TBWA’s Issa Ignacio looks at how this year’s WARC Awards for Asian Strategy winners used emotion to support audiences and resonate with their changing values and needs.

As the world settles and finds its way through the pandemic in its second year, we clearly see some long-term behavioural shifts that reflect the way brand behaviour has evolved across disrupted markets:

  • More than material things, values suddenly matter,
  • More than self, community matters,
  • More than marketing issues and problems, real issues matter.

With communal concerns having shifted to prioritising a shared sense of hope and unity, the brand communications that made the greatest impact to consumers were the ones that reflected these values.

Being true to brand, while being sensitive to the people

Rather than releasing (tone-deaf) comms about celebrating the Diwali holiday season, Cadbury India instead focused on helping an entire segment of pandemic-affected sellers get back on their feet. ‘This is Not a Cadbury Ad’ was aimed at not only helping the small vendors and businesses sell their products, but also activated the whole community to take part in the endeavour.

Eschewing the usual media-based communications, it showcased clever technology to actually ‘simplify’ the process of helping the vendors promote their businesses and, in the process, gave them a reason to celebrate with everyone else. A brand that stood for celebration successfully communicated its brand truth in a more meaningful way, creating a huge impact, not only in sales, but in the lives of more people.

Tackling societal issues, rather than business issues

The newfound social awareness wasn’t limited to pandemic relief. In countries where issues like gender inequality still plague the majority, with women expected to perform all household chores, no matter what, Ariel bravely chose to stand by women and shed light on these archaic notions. How pervasive must the problem be when it takes a laundry detergent brand to drive awareness of women not getting enough sleep because of all the chores they are expected to do by themselves?

In giving these women a voice, Ariel has gone beyond the mandate of a mere laundry detergent brand. By choosing to shed light on and expose the ugly truths that still exist in the homes of the majority, it has become a symbol of hope.

Empathy above all

At a time when life is filled with chaos and uncertainty, everyone searches for stability and comfort. At the height of the pandemic, the TBWA trendspotting tool, Edges, revealed that people were gravitating towards things that brought back good memories, warmth, and overall reminders of times when life was simpler and less complicated. The trend, dubbed, ‘Nowstalgia’, revealed itself as a survival mechanism for their sanity.

Guanghe, a fermented bean curd brand, understood the power of nostalgia and designed an entire campaign evoking such feelings for a decidedly younger consumer base, i.e. those born after the 1980s, and those more likely to lead chaotic, fast-paced, stressful lives. In targeting a generation most exposed to novel and innovative brand executions, the decision to build on nostalgia for childhood feelings represented an understanding on Guanghe’s part of its market’s concerns. Having identified what its market needed at that particular moment in time enabled the brand to position itself accordingly in providing a real, meaningful solution.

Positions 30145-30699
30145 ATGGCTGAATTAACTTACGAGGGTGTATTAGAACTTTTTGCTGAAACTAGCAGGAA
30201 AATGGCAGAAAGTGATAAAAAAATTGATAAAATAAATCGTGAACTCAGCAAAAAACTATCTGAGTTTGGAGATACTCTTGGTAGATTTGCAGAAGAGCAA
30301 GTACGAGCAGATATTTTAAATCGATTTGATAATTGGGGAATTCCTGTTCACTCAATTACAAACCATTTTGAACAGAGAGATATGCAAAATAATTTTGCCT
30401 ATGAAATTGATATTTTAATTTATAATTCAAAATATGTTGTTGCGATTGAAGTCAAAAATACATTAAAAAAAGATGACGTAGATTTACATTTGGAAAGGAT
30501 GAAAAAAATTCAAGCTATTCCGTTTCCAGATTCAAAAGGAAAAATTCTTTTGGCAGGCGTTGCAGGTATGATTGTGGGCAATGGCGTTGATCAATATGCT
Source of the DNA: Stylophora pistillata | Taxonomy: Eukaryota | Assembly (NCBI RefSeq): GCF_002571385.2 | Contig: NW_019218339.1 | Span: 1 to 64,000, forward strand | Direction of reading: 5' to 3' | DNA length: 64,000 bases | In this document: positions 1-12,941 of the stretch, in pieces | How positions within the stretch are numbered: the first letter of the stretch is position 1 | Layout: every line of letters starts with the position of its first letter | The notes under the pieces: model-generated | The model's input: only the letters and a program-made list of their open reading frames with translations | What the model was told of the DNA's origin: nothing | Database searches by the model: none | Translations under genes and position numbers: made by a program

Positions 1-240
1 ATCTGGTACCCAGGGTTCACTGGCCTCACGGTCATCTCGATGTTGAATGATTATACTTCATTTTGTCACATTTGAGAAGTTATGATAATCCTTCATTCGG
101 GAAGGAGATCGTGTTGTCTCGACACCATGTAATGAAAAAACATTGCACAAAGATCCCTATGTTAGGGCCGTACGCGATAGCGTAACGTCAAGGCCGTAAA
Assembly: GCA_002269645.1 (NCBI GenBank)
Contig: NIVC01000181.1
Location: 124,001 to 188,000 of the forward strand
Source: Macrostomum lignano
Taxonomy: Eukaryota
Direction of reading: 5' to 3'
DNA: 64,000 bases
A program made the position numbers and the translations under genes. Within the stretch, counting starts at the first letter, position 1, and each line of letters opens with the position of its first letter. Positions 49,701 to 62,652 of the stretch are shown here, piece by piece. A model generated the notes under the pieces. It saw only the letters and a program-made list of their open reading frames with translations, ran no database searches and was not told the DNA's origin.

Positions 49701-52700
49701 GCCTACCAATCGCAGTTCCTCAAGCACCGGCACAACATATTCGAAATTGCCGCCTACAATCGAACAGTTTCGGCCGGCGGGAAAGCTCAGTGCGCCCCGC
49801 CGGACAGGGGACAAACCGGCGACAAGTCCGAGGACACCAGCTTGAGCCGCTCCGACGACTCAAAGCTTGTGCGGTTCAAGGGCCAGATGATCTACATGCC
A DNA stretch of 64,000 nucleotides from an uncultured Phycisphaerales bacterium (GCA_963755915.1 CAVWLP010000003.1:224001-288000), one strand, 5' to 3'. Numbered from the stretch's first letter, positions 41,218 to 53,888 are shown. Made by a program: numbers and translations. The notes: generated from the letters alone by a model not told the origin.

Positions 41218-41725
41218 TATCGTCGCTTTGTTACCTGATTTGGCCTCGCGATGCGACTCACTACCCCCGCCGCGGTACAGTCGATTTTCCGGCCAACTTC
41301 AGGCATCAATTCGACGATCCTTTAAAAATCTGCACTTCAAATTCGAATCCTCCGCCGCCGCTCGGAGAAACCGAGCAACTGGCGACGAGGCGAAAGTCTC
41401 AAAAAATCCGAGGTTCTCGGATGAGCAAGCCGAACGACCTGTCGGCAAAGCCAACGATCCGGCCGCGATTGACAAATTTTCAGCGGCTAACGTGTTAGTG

In the Philippines, Ginebra San Miguel is known as the working-class Filipino’s drink of choice. With the global pandemic forcing the Philippines into a total lockdown – one of the longest and strictest in the world – livelihoods were adversely affected as businesses began to shutter. For Ginebra San Miguel, the situation was exacerbated by the introduction of a nationwide liquor ban. With national morale at an all-time low in unprecedented circumstances, the brand decided to express empathy by celebrating Filipino resilience.

Building on its ‘never-say-die’ philosophy, Ginebra San Miguel sought to inspire and unite the country by paying tribute to the heroes who risked their lives on a daily basis for the sake of the people. The campaign showed how a small act of kindness created a ripple effect large enough to affect the entire nation. The message of hope proved to be just what the country needed, generating massive positive online response while, at the same time, resulting in record-breaking Ginebra San Miguel sales in 2020.

Hope, empathy, optimism

Undeniably, 2020 presented clear themes that differed from previous years and decades. As the whole world was jolted out of their respective comfort zones, people found themselves surrounded by uncertainly not experienced before; every market economy, business, and person shifted towards re-evaluating what really matters, and what is truly meaningful. And the conclusion, for a majority, was to embrace hope, empathy, optimism, and giving. That brands were willing to explore this new paradigm, staying true to their brand values, while working to solve actual problems in the real world, represents a massive shift in comms. In the end, the results spoke for themselves, with the campaigns that made the most impact being the ones that matched sentiment with action, going beyond business to show genuine caring and empathy for the people they served.

As brands around the world found, sharing is truly caring.

An abridged version of this article appears in WARC's 2021 Asian Strategy Report.